How Did Frederick Douglass Impact On Education

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Liberation Through Education Frederick Douglass, proclaimed human rights leader during the 19th century abolition movement, in his critically acclaimed autobiography Narrative of the Life of Frederick Douglass, Douglass tells his personal experiences of overcoming obstacles a slave faced leading up to the point in which he breaks his own chains of slavery. Frederick Douglass’ most instrumental moment of his life was when he was under the ownership of the Auld family and gained the gift of literacy from Mrs. Auld. His ability to read had a profound effect on his development, such an effect that Mr. Auld felt the urgency to suppress any further growth. From this point on, Frederick Douglass had the knowledge to hate what his current and future …show more content…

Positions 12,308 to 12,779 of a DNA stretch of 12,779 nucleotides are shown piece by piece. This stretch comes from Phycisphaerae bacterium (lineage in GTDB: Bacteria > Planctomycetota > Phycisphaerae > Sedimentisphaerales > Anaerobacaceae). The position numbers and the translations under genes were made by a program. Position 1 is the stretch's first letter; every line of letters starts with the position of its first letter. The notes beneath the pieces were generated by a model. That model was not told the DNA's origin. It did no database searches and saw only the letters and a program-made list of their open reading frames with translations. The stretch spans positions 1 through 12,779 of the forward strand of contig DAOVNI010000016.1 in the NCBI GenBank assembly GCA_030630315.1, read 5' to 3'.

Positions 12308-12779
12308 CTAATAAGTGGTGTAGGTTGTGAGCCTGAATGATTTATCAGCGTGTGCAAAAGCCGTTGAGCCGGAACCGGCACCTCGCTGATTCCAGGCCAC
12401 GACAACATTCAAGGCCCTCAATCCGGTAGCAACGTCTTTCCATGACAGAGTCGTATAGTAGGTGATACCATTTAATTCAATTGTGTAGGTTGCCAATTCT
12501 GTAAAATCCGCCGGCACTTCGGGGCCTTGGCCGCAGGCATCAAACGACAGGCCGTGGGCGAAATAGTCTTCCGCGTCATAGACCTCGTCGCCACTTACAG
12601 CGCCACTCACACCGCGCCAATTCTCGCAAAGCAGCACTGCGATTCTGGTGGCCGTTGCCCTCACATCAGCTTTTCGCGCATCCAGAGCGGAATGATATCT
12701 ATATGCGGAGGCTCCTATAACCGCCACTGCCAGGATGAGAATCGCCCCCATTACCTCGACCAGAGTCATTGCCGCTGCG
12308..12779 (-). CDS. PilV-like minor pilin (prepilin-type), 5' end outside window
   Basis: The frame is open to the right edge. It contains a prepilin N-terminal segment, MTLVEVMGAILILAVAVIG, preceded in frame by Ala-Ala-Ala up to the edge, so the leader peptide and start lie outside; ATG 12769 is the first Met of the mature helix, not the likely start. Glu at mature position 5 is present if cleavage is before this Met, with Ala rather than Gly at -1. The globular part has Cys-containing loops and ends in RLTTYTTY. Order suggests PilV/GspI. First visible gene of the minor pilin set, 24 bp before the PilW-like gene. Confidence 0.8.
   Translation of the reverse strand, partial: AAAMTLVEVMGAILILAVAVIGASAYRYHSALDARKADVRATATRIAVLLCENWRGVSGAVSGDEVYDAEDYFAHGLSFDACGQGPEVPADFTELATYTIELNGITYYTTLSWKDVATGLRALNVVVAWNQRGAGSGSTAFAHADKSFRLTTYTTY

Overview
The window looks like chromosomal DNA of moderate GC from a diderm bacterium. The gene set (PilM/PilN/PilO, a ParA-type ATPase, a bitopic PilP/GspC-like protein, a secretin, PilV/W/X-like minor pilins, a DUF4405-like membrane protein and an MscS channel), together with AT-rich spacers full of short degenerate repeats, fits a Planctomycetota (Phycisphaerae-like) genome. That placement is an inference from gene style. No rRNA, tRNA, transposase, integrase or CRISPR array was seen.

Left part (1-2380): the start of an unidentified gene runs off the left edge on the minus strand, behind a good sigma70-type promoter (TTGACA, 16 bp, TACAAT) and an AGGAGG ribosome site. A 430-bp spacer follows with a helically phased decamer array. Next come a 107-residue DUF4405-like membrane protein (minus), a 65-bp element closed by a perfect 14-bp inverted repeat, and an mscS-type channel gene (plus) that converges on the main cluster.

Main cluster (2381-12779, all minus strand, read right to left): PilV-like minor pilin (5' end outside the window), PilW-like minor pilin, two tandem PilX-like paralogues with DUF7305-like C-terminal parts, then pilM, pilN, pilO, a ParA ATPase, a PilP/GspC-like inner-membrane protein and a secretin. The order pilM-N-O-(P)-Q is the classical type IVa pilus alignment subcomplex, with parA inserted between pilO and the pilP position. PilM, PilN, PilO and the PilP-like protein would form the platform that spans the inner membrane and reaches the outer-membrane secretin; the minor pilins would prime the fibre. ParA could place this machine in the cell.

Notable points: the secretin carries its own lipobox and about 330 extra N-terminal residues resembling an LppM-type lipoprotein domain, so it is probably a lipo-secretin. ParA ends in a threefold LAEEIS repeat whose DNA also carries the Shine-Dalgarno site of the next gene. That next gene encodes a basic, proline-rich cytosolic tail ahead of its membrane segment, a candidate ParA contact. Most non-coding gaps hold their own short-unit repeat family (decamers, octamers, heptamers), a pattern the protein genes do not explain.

Covey, a man who was renowned for breaking in young slaves, Douglass was subject to some of the most intensive work and brutalizing punishments. This inhumane method of working slaves was in Mr. Covey’s eyes, justified and was how things were supposed to be. From this, Frederick Douglass grew to despise how slave owners would justify their actions and consider them morally correct. Douglass describes the exhausting effect that Mr. Covey’s work had on him, “My natural elasticity was crushed, my intellect languished, the disposition to read departed, the cheerful spark that lingered about my eye died; the dark night of slavery closed in upon me; and behold a man transformed into a brute!” (Douglas 55). The state, in which Frederick Douglass describes, shows how slave owners would exhaust their slaves and break their body, soul, and spirit. Douglass also makes note that Covey took away what Frederick Douglass loved most, his desire to read and to completely deter all intellectual strength he possessed. With lack of intellectual strength and the knowledge of the repercussions for disobeying their masters, slave owners inferior in strength to his slaves would be able to maintain control. Douglass also hates how slave owners use the Christian religion to justify their actions. Mr. Covey himself demonstrates this justification “He seemed to think himself equal to deceiving the Almighty. He would make a short prayer in the morning, and a long prayer at night; and, strange as it may seem, few men would at times appear more devotional than he” (Douglass 54). Douglass, who is a Christian, sees through Mr. Covey’s deception and hates that he is using prayer as a form of making himself righteous in front of God. Mr. Covey is not the only slave owner who practices this deception, when Douglass is in St. Michael’s he is teaching a Sunday school that ends up being dismissed by slave owners who beat them with sticks and stones.

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